Oct 06

“The Sociopath Next Door” by Martha Stout

The politician, small or lofty, who menaces the people with frequent reminders of the possibility of crime, violence, or terrorism, and who then uses their magnified fear to gain allegiance, is more likely to be a successful con artist than a legitimate leader. Martha Stout, PhD, The Sociopath Next Door

Lying for the sake of lying. Lying just to see whether you can trick people. And sometimes telling larger lies to get larger effects. Martha Stout, PhD, Interview Magazine

…(T)he best clue is, of all things, the pity play. Martha Stout, PhD, The Sociopath Next Door

This year’s Outsmarting the Sociopath Next Door: How to Protect Yourself Against a Ruthless Manipulator by clinical psychologist Martha Stout was preceded by her groundbreaking The Sociopath Next Door (2005), the focus of this post.

From Publishers Weekly:

[Dr.] Stout says that as many as 4% of the population are conscienceless sociopaths who have no empathy or affectionate feelings for humans or animals…(A) sociopath is defined as someone who displays at least three of seven distinguishing characteristics, such as deceitfulness, impulsivity and a lack of remorse. Such people often have a superficial charm, which they exercise ruthlessly in order to get what they want. Stout argues that the development of sociopathy is due half to genetics and half to nongenetic influences that have not been clearly identified.

Selected Quotes from The Sociopath Next Door:

Many mental health professionals refer to the condition of little or no conscience as “antisocial personality disorder”…This condition of missing conscience is called by other names too, most often “sociopathy,” or the somewhat more familiar term, “psychopathy.” Guiltlessness was in fact the first personality disorder to be recognized by psychiatry, and terms that have been used at times over the past century include “manie sans délire,” “psychopathic inferiority,” “moral insanity,” and “moral imbecility.”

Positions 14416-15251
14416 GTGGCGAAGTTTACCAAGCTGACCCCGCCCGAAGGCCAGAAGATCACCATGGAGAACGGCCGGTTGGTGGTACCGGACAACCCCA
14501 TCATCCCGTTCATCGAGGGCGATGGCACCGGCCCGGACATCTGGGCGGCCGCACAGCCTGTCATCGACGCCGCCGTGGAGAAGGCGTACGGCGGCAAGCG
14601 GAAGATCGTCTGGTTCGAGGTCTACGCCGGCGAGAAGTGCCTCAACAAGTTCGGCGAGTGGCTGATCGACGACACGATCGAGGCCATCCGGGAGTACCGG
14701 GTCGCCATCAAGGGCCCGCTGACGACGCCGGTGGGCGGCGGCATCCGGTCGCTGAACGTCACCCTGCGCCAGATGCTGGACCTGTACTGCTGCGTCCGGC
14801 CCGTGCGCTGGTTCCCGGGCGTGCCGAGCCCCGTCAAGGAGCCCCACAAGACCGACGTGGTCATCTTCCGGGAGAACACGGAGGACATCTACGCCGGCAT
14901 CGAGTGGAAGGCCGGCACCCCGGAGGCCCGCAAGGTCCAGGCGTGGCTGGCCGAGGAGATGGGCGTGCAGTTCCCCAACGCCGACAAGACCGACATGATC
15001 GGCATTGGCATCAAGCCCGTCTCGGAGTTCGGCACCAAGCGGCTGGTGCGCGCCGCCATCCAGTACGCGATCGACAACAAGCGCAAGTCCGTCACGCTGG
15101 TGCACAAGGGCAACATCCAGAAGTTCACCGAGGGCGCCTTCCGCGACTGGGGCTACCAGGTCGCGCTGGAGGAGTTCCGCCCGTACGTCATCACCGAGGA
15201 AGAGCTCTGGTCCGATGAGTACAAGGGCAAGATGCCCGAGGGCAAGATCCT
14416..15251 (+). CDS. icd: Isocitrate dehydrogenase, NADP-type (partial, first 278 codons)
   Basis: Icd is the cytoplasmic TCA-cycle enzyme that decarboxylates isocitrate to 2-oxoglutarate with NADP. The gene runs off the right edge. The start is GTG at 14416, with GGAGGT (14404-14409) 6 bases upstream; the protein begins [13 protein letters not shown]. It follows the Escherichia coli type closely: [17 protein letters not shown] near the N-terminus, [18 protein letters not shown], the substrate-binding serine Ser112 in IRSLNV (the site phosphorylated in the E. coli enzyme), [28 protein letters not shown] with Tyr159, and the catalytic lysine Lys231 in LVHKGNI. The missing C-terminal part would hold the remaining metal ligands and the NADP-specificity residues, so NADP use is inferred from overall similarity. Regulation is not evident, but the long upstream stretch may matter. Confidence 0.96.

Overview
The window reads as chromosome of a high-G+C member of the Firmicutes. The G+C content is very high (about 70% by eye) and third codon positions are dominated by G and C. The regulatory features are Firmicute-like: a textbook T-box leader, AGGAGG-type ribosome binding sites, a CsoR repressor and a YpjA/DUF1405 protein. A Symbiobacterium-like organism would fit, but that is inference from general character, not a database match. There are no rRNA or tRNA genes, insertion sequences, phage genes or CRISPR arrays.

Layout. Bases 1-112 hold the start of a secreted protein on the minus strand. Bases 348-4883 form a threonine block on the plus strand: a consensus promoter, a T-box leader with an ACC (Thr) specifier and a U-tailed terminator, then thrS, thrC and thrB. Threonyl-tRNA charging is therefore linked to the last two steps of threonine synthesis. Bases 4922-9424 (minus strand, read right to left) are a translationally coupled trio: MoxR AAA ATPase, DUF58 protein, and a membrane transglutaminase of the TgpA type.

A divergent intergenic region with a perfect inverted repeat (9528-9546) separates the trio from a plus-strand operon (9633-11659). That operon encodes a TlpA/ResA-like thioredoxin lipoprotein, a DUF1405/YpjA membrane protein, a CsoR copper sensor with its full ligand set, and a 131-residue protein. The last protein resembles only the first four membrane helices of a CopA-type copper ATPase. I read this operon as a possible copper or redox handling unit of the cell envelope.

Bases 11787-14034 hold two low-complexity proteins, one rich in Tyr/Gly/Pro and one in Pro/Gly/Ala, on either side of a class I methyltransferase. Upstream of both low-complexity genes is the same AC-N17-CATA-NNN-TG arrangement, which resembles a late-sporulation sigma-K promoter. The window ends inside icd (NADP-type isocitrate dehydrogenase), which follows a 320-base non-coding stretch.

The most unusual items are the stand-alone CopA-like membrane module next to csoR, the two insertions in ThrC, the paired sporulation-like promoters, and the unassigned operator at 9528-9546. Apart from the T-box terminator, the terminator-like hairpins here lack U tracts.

Sociopathy stands alone as a “disease” that causes no dis-ease for the person who has it, no subjective discomfort. Sociopaths are often quite satisfied with themselves and with their lives, and perhaps for this very reason there is no effective “treatment.”

…(S)ociopaths are noted especially for their shallowness of emotion, the hollow and transient nature of any affectionate feelings they may claim to have, a certain breathtaking callousness. They have no trace of empathy and no genuine interest in bonding emotionally with a mate.

When considering a new relationship of any kind, practice the Rule of Threes regarding the claims and promises a person makes, and the responsibilities he or she has. Make the Rule of Threes your personal policy. One lie, one broken promise, or a single neglected responsibility may be a misunderstanding instead. Two may involve a serious mistake. But three lies says you’re dealing with a liar, and deceit is the linchpin of conscienceless behavior. Cut your losses and get out as soon as you can. Leaving, though it may be hard, will be easier now than later, and less costly. Do not give your money, your work, your secrets, or your affection to a three-timer. Your valuable gifts will be wasted.

After listening for almost twenty-five years to the stories my patients tell me about sociopaths who have invaded and injured their lives, when I am asked, “How can I tell whom not to trust?” the answer I give usually surprises people. The natural expectation is that I will describe some sinister-sounding detail of behavior or snippet of body language or threatening use of language that is the subtle giveaway. Instead, I take people aback by assuring them that the tip-off is none of these things, for none of these things is reliably present. Rather, the best clue is, of all things, the pity play. The most reliable sign, the most universal behavior of unscrupulous people is not directed, as one might imagine, at our fearfulness. It is, perversely, an appeal to our sympathy.